Scottish children perform well at a young age, but this quickly fades as they get older – with pupils falling behind their English peers, especially in maths

  • Children in Scotland have the highest educational outcomes and skills when starting out in life, at the age of three.
  • Despite this strong starting position, performance then falls behind other UK nations at later ages in most outcomes, particularly in maths.
  • These findings come despite parents in Scotland having higher levels of education than parents in other parts of the UK. This relatively advantageous position has not been reflected in the educational outcomes of the younger Scottish generation.
  • The Millennium Cohort Study findings showing poor performance in maths are supported by international PISA results, which show that performance in maths has been declining over time. However, recent evidence has raised some questions about the reliability of Scotland’s PISA results.
  • Lower maths scores in Scotland are seen across all income groups, particularly those on low incomes.

Pupils in Northern Ireland perform better than pupils in England and even those in high-performing London – this is not because of grammar schools

  • From age 5 until the teenage years, children in Northern Ireland display the highest scores on almost all key education and skill outcomes, performing at least level with or significantly above England on all measures.
  • Education and skill outcomes in Northern Ireland are also generally above those in London, which has been widely celebrated as an educational success story.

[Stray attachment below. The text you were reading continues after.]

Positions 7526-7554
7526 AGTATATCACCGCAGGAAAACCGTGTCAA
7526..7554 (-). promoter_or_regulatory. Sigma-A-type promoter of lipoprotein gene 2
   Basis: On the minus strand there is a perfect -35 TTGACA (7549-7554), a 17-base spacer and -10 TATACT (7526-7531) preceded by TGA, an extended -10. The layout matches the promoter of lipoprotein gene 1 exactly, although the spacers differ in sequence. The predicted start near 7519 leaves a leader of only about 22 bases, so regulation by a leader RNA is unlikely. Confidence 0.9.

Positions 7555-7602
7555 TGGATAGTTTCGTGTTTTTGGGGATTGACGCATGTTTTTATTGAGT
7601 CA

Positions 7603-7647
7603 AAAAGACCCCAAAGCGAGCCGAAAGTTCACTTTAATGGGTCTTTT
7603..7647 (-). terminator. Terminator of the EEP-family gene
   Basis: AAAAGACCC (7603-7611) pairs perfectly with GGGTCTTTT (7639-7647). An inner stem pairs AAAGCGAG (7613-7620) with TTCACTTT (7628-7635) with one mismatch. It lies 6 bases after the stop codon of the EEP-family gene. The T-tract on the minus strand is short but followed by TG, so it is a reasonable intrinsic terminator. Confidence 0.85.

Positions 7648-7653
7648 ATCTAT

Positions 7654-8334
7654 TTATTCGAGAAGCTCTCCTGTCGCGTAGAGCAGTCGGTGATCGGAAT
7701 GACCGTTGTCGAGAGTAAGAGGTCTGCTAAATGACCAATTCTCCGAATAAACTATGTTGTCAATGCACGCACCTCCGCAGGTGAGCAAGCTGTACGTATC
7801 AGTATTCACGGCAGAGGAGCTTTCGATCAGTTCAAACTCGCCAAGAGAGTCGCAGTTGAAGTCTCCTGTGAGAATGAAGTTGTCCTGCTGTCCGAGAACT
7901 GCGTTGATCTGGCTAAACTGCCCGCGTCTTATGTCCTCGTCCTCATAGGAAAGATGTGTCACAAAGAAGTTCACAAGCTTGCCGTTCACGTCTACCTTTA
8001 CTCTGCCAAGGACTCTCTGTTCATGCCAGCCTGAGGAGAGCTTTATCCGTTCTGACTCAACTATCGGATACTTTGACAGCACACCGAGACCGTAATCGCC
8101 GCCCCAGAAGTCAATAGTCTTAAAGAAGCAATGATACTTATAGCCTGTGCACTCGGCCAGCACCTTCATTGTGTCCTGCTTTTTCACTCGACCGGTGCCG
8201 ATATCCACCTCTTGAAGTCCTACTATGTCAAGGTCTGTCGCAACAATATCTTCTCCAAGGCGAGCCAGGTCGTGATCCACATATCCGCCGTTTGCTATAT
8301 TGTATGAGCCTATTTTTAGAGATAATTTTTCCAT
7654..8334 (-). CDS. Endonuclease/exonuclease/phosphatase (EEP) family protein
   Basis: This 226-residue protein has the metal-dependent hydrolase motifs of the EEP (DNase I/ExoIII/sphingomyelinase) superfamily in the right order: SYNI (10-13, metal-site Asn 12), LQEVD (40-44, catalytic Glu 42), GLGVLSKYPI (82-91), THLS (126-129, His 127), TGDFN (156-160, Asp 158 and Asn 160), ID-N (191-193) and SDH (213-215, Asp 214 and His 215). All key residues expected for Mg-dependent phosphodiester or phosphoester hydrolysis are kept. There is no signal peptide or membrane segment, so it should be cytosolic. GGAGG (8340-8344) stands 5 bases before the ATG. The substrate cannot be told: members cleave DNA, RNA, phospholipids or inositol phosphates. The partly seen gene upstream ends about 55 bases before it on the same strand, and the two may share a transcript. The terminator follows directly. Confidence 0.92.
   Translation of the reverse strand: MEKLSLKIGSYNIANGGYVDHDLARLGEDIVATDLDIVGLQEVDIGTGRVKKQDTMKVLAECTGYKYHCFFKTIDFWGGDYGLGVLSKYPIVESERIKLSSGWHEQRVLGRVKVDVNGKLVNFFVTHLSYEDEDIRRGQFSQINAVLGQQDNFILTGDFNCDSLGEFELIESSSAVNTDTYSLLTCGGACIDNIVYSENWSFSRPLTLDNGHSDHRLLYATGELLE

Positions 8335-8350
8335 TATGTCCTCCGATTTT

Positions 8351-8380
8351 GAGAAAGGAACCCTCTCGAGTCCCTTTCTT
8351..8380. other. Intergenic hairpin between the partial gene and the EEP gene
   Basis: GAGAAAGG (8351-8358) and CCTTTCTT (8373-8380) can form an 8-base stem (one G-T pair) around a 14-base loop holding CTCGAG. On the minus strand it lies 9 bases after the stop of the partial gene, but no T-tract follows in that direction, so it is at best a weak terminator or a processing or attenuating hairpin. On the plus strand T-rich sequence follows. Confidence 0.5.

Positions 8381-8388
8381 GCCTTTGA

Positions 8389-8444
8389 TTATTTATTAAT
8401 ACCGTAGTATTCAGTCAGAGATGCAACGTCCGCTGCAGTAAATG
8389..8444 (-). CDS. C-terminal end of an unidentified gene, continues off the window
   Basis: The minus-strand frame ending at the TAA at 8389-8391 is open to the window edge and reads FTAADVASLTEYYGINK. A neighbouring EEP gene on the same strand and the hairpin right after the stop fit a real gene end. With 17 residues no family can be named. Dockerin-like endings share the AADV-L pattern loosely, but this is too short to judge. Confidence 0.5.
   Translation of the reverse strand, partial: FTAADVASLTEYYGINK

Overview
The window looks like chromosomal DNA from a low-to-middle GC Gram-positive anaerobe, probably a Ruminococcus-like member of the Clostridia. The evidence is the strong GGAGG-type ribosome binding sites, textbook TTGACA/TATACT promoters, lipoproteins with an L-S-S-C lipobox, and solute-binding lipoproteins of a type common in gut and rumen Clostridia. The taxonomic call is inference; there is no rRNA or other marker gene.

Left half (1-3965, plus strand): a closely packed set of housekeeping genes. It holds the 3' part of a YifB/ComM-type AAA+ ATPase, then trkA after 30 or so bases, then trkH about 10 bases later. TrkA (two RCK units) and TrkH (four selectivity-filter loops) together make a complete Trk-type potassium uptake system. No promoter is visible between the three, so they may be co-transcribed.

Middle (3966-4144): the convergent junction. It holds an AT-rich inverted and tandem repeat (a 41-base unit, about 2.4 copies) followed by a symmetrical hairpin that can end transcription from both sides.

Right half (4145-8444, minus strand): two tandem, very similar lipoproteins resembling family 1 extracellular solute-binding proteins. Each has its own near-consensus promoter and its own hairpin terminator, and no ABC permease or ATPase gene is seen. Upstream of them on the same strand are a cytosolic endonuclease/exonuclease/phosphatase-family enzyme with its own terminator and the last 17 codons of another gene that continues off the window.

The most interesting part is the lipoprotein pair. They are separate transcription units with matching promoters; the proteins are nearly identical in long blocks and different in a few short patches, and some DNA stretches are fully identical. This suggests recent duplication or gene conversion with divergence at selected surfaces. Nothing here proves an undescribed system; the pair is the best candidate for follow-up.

• These findings for Northern Ireland are more positive than the picture shown in other international comparisons.
  • Higher educational performance is particularly apparent for children in Northern Ireland in low income families or families with low education levels. 
  • As almost all educational outcomes for pupils in Northern Ireland are measured between the ages of 3 and 11, the positive results for Northern Ireland are highly unlikely to reflect the impact of having attended grammar schools.


How have policy changes since devolution affected pupil performance in the UK nations?

  • Pupils in the UK will have been affected by significant policy changes in the early and mid-2000s, such as the abolition of league tables in Scotland, Wales and Northern Ireland, and the ending of SATs tests in Scotland and Wales.
  • It is possible that the lower pupil performance seen in Wales and Scotland in some areas were driven by these changes; with direct evidence for this in Wales.
  • However, focusing solely on the impact league tables is too simplistic, as observed outcomes are highest in Northern Ireland, where league tables were also abolished.
  • Outcomes also differ by subject and skill, with worse reading outcomes in Wales and worse maths outcomes in Scotland. This suggests that more attention needs to be paid to differences in pedagogical approaches and the curriculum.
  • This is particularly important given the recent big changes and development of different school curriculums across the UK.